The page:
The world has changed. On the right side of the tablet, there are two Thunderbolt 4 connectors, and below them is the Surface Connect port. However, while the USB Type-C ports have been changed, the Surface Connect port has not been upgraded. It’s still USB 3.2 Gen 2 with 10 Gigabits per second.
That means Thunderbolt 4 ports are faster, easier to charge because they use the same cable as the rest of the system, and superior in every manner. The volume rocker is kept on the left side at the top by Microsoft, but that’s it. Even the power button is located on the right side of the device.
It’s past time for the Surface Pro to get a makeover. The Surface Pro 8 is the most significant update to the Surface Pro line since the Surface Pro 3. We used to have this strange 10-inch tablet that was too small to be a laptop but too thick and hefty to be a tablet. But it was the start of something, and the Pro 3 was where that concept was refined.
However, Microsoft clung to that design for five generations, making the Surface Pro 7 appear outdated when it was released. The Surface Pro 8 finally brings the Pro lineup up to date. The resolution remains the same at 2,880 1,920 pixels, but the refresh rate has changed to 120Hz.
The increased refresh rate results in smoother motions and a more pleasant overall experience, something we’ve seen from mobile phones for a few years. Surprisingly, it’s disabled by default. The Surface Laptop Studio has a 120Hz refresh rate, whereas the Surface Pro 8 has a 60Hz refresh rate.
This is most likely to save battery life. A little tablet like this just cannot accommodate the same battery capacity as a larger laptop like the Surface Laptop Studio. Obviously, lowering the refresh rate to 60Hz is beneficial. The remedy to this is Dynamic Refresh Rate, which will be available in a future firmware update for the product.
This would automatically lower the refresh rate while you’re doing tasks that don’t require it, saving battery while still providing a boost when it’s needed. A 5MP webcam with 1080p 30fps video recording and an IR camera are included in the bigger top bezel.
It’s a fantastic webcam, and Microsoft deserves credit for it. With the Surface Pro 3, the company introduced a 5MP webcam, which was something that just a few suppliers were doing in 2014. In this age of working from home, it’s much ahead of the curve.
3. Dell XPS 17 9700
I’m a sucker for 17-inch laptops that don’t require any additional hardware. Everything is designed for 15-inch laptops, let’s face it. I can’t tell you how many 17-inch devices I’ve tested that are too big to put in my bag. However, this is where the Dell XPS 17 comes into play. It’s a 17-inch laptop in a 15-inch chassis with the InfinityEdge screen, so it fits where you need it to.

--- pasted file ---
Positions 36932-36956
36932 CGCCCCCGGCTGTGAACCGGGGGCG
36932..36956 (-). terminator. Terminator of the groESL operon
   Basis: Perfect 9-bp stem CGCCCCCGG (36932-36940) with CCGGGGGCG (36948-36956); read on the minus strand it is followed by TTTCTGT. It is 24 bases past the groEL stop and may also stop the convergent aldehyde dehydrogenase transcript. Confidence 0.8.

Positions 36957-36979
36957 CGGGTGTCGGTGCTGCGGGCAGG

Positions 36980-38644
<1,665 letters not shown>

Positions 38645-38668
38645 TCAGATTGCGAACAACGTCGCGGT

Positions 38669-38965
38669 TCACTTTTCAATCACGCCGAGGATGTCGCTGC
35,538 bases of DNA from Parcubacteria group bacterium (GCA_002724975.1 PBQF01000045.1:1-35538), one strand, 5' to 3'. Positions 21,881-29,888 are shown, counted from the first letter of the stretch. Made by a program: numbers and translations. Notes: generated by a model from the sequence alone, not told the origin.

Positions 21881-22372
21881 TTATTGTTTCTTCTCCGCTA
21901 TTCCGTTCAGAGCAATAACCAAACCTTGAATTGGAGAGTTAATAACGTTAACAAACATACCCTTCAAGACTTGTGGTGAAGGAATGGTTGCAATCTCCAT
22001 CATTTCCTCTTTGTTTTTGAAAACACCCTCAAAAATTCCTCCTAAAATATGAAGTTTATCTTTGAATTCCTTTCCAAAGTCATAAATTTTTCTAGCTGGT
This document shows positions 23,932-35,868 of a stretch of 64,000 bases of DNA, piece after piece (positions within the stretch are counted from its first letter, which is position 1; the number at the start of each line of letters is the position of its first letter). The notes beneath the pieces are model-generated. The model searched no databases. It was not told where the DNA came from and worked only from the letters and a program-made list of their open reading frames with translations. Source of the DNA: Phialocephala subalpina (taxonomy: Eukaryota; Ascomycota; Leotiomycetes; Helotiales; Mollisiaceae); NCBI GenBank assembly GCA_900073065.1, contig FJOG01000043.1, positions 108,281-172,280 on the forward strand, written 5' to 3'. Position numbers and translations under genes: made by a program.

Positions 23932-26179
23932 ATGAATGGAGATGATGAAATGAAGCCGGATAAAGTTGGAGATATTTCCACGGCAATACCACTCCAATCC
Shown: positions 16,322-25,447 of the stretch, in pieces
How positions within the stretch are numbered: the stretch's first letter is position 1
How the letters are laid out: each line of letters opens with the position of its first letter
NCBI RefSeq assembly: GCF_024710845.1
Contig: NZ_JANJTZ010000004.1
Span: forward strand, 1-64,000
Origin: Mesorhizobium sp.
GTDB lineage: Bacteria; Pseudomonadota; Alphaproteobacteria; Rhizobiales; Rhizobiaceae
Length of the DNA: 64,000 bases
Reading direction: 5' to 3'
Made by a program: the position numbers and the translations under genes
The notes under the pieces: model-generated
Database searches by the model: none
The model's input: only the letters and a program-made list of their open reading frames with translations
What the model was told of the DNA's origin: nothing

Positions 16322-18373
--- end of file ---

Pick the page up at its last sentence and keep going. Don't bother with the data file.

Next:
The Dell XPS 17 9700, released last year, was the first of its kind in a decade. With Intel Tiger Lake-H processors and NVIDIA GeForce RTX 30 series graphics, the XPS 17 9710 is primarily a spec boost.
While the larger screen provides for a more immersive experience, the larger chassis also allows for greater power than the XPS 15 (which I also have; the story of the sexiness of that screen is for another day; all I’m saying is stay tuned). But, once again, the short version of this review is that Dell hit the ball out of the park with the XPS 17 9710.
Dell’s XPS laptops now come in a variety of hues, including a frost color with a woven glass fiber keyboard. However, this is not the case with the Dell XPS 17. This device is still available in the company’s Platinum Silver hue, with a black carbon fiber palm rest.
It’s a traditional Dell XPS design that we’ve seen for years, and I’m guessing it sells better than the other options on the XPS 13 and XPS 15; otherwise, it’d be the default. When I say “classic style,” I’m referring to the braided but smooth keyboard deck, as well as the grayish-silver lid with the metallic Dell brand stamped on top. The Dell XPS lineup was revamped a few of years ago, starting with the XPS 13, and continuing with the XPS 15 and XPS 17 at the same time.
There are more metallic accents on the borders of the new design, and there are fewer ports, of course. In fact, Dell’s premium laptops are the only Windows laptops that don’t include a USB Type-A port. Apple’s Macs are the only other place you’ll find it. The Dell XPS 17 does, in fact, have four Thunderbolt 4 connectors, two on each side.
This is a major deal, and it addresses my greatest gripe with the XPS 17 from last year. Dell opted for the base standard rather than the full Thunderbolt 3 ports. Thunderbolt 3 is technically capable of doing the same things as Thunderbolt 4, however its base specification was half that of Thunderbolt 4. It was also one of the first things I tested on review units because you had no way of knowing what you were getting.